I have chives and sage in my garden north of Boston that were there before I moved in 10 years ago and just keep coming back, whether we pay attention to them or not. Likewise, the garlic we planted the summer we moved in keeps producing greens twice a year.

          I also have a small pot of chives which lives indoors from October to April and outdoors May-Sep. It appears dead during the winter, but revives every spring.

          1. re: C. Fox

            I always thought rosemary was delicate- I could never get it to stay alive when I was growing it on a windowsill. But when we moved to a house (also north of Boston) and I planted a supermarket plant in the garden, it caught on like a weed and so far has survived the winter. Maybe it's the soil. In the same area, I have tarragon, chives, thyme and oregano that seem pretty happy, but an attempt with basil failed miserably.

            1. re: C. Fox

              I am trying herbs indoors and my seeds have just sprouted. What do I do now, I thinned them out but do they now just magically turn from sprouts to plants??? I typically by starts but though i would try seeds for this winter. Help.

        2. I actually had a lot of luck with basil and thyme though I seem to remember the rosemary died pretty quickly. I have outside boxes, but face north (though I get a lot of indirect light). I have to agree that bugs got to be a pretty big problem though the real end to my herb boxes was all the dust I got from the WTC. That killed things off faster than anything I have every seen and sort of made me wonder what I was breathing in!

          1. c
            Caitlin McGrath

            Thanks for all the insights. Too bad about the rosemary, but it sounds like basil is a realer possibility than I thought, which is great news. Has anyone grown oregano or marjoram indoors?

            And I have a question about the white flies. I've never had bugs in my indoor houseplants, so I'm not familiar with these. Are they really tiny, like fruit flies? I'm assuming they are, and can therefore easily permeate my fine-mesh window screens. Also, can anyone recommend a specific brand or type of organic pesticide/resistance product for them?

            3 Replies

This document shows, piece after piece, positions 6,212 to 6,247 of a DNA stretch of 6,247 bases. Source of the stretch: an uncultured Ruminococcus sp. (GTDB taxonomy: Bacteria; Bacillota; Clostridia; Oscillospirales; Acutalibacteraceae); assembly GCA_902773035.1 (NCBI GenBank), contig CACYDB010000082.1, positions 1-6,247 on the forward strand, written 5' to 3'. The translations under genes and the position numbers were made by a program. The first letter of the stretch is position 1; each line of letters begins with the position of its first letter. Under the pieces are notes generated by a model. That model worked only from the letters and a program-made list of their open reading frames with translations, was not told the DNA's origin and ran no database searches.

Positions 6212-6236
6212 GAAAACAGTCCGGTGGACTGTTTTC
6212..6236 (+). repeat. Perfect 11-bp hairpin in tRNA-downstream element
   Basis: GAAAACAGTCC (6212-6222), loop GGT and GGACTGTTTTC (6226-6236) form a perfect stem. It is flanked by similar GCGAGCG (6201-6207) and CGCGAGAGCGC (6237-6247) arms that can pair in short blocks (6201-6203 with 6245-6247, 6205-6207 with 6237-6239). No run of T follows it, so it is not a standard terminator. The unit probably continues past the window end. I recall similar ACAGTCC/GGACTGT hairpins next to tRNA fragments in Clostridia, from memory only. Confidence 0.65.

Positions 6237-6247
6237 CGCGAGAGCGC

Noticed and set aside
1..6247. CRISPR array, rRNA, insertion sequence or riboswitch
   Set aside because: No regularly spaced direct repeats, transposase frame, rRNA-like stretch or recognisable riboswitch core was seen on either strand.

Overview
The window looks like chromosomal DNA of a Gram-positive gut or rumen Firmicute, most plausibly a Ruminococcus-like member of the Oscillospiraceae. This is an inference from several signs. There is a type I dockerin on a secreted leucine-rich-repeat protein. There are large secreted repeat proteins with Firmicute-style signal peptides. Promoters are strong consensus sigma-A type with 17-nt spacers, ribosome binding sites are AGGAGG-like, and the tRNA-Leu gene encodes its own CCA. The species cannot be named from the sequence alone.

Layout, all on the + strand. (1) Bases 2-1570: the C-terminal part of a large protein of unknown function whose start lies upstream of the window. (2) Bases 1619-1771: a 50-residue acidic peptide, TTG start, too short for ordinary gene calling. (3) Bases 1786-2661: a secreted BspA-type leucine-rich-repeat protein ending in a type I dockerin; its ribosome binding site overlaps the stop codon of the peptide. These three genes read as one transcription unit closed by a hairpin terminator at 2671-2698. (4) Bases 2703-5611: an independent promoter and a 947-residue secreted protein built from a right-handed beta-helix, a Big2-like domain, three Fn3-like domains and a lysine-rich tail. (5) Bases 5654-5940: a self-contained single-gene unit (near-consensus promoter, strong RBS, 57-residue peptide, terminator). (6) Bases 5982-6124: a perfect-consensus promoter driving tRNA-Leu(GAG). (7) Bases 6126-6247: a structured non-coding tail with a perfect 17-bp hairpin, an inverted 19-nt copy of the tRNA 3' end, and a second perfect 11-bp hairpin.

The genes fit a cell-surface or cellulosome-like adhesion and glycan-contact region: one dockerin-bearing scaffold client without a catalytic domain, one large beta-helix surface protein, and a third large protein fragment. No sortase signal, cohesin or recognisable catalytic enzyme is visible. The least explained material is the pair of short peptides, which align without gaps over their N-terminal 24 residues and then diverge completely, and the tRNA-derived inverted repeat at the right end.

1. re: Caitlin McGrath

              The white flies are indeed small and I guess come in through the screens (either that or it's spontaneous generation). They are a hot weather phenomenon and seem to prey on my basil especially when I have not watered enough. One minute there are none; the next they are everywhere.

              Schultz makes an organic non-toxic spray. The trouble is it has to directly hit the flies to kill them. However, in practice this is less of a problem than one might think. Start spraying the plants and the flies will head for the nearest window, where they are sitting ducks -- oops, flies. You need to keep after them every day or at least every other day since, of course, they have been busy laying eggs. But basil is a really hardy plant. If the infestation looks like more than you can handle, prune the plants back severely, and deprive the flies of food. New basil will grow quickly. BTW, I have kept my plants alive all winter by keeping them from flowering. The flavor is not as intense as basil grown outside, but it still makes a good pesto.

              Pat G.

              1. re: Pat Goldberg
                c
                Caitlin McGrath

                Thanks for the info, Pat. Once the weather's sunnie, I'll see how it goes.

                1. re: Caitlin McGrath

                  I live in Minnesota and have had terrific luck with growing rosemary - the one I have now is about 4 years old and I put it out in the spring and bring it back in in the late fall; I find it helps to cut it back when you bring it in to encourage new growth.